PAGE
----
Interview – James B. Koenig, consultant and founder, GeothermEx
With more than 50 years of experience in geothermal, James B. Koenig, founder of GeothermEx shares details of his international work in a recent interview.
Working on geothermal development in Slovakia for company PW Energy, James B. Koenig, founder and former President & Chairman of GeothermEx provided an insight into how he got into geothermal energy and his work for various development activities worldwide in an interview with Slovakian Energie-portal.sk. We published a separate piece on his activities and thoughts regarding the geothermal potential of Slovakia.
How did you even get into a specific branch of geothermal energy in the 1960s, which was not even very developed at that time?
I studied geology and a PhD degree. I have achieved in the field of volcanology – seismology. I came in contact with geothermal energy when I started working for the state of California in 1965. It was a National Geological Survey.
The work included a detailed study of two geothermal systems – Coso and Salton Sea. We also evaluated Quaternary volcanoes as potential areas for pumping geothermal energy. In addition, I participated in the creation of legislation that allowed the lease of state land for geothermal development.
California also has the largest geothermal complex in the world – The Geysers. What were your tasks in this project?
During the civil service, I collected a lot of geological data in the area, as well as drilling results. This allowed the National Energy and Planning Agency (California Energy Commission, note) to approve the construction of the first geothermal power plants. When I left the civil service in 1972, I founded the consulting company GeothermEx.
My colleagues and I worked for The Geysers for several private investors. For example, for NCPA, we located and implemented dozens of geothermal wells. Later, we compiled the first integrated numerical simulation of the area using data from all operators. In addition, we provided loan advice, and also oversaw the planned progress of projects and the achievement of important milestones.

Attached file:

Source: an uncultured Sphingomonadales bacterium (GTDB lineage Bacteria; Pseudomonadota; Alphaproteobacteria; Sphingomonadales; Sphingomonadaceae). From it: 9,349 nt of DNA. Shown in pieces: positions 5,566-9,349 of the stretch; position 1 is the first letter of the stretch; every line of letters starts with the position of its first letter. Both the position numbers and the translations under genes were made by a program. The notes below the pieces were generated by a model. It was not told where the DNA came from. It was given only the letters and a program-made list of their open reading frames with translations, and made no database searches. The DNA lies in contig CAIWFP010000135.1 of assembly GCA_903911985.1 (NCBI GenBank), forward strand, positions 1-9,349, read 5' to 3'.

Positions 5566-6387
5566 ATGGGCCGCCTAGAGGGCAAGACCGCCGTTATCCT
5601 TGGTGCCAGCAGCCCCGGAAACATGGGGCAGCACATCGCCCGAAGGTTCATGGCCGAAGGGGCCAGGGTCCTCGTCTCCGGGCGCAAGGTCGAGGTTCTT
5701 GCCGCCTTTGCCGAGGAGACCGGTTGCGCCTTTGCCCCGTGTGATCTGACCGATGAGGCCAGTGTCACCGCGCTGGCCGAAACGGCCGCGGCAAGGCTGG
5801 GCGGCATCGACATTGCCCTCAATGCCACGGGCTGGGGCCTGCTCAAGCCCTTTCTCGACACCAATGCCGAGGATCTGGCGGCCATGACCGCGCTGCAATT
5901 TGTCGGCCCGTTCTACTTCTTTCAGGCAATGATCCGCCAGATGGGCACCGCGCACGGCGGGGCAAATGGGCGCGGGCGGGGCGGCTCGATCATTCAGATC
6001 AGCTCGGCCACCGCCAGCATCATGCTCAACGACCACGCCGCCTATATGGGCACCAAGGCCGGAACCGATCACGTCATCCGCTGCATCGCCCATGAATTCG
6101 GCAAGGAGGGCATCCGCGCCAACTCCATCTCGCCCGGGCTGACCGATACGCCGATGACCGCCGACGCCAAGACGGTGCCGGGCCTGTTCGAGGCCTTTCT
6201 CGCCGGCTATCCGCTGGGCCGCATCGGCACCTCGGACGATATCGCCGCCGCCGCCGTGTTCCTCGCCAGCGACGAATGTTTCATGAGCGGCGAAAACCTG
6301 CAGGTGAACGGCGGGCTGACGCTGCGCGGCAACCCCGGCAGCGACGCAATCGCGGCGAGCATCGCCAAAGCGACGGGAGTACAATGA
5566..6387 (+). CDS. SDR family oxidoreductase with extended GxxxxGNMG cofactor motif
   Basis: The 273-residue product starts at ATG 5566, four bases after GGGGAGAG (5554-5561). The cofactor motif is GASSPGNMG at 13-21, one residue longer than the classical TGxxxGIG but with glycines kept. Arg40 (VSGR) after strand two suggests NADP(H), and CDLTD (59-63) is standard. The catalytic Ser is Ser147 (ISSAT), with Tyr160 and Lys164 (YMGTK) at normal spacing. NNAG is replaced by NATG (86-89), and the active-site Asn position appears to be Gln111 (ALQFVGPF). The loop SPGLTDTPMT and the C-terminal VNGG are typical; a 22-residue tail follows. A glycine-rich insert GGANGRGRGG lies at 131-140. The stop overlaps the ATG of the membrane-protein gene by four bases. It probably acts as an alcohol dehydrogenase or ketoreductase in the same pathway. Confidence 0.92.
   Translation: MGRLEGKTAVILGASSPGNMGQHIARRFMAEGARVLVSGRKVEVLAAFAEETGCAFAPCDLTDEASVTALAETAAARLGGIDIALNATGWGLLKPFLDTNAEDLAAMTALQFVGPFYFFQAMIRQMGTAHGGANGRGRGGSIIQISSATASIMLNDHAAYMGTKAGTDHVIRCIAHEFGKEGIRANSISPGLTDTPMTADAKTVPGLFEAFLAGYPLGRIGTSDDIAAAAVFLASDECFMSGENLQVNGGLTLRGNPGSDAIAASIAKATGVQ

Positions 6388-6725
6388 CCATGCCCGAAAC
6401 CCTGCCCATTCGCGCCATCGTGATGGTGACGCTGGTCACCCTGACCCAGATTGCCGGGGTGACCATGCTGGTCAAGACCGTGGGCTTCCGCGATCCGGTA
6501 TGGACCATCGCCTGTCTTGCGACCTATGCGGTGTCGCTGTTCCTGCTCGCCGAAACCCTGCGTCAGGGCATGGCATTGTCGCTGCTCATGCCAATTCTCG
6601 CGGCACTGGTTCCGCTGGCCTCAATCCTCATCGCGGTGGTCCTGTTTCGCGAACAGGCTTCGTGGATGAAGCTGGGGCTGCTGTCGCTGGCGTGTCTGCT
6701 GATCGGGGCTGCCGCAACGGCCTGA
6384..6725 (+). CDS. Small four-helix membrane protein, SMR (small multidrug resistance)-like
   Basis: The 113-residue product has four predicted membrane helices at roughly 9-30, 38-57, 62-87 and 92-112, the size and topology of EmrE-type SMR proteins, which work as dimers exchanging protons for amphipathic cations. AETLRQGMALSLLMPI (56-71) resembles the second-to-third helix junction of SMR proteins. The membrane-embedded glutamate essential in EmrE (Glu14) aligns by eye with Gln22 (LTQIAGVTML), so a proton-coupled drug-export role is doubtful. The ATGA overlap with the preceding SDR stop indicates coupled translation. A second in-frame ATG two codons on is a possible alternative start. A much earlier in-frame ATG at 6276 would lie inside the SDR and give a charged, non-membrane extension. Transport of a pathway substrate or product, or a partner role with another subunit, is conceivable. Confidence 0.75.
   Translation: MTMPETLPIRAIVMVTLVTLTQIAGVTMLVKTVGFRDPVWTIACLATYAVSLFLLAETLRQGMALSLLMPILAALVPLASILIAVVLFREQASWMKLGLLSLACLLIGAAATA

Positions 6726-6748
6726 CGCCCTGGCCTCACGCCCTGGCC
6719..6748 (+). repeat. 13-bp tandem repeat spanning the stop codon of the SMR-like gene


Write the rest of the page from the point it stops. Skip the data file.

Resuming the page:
What was the simulation good for?
The Geysers is a two-phase system in which steam and water coexist with maximum enthalpy. Together they form a “saturated” system. However, due to the pressure drop, the water in the wells is converted into steam and in this form reaches the surface.
Pumping steam is faster than its natural regeneration through permeable, aquifers. Therefore, the pressure in the geothermal collector decreases over time. It is necessary to inject water at a level of 85-95 percent of the amount of steam produced to stabilize the pressure.
The importance of this procedure was first identified just after the completion of our numerical simulation.
We talked about the survey of the area, when the site is to be selected for the extraction of geothermal resources. Is it the same everywhere? What processes does it involve?
The most important activities include geological mapping of the area, recording data from any existing wells, geochemical analysis of thermal water and gases. So-called magnetotelluric and seismic surveys are also performed. Together, it can provide a three-dimensional picture of what is hidden underground, including an estimate of the temperature and depth of the geothermal collector.
What is the most common problem or obstacle to implementation?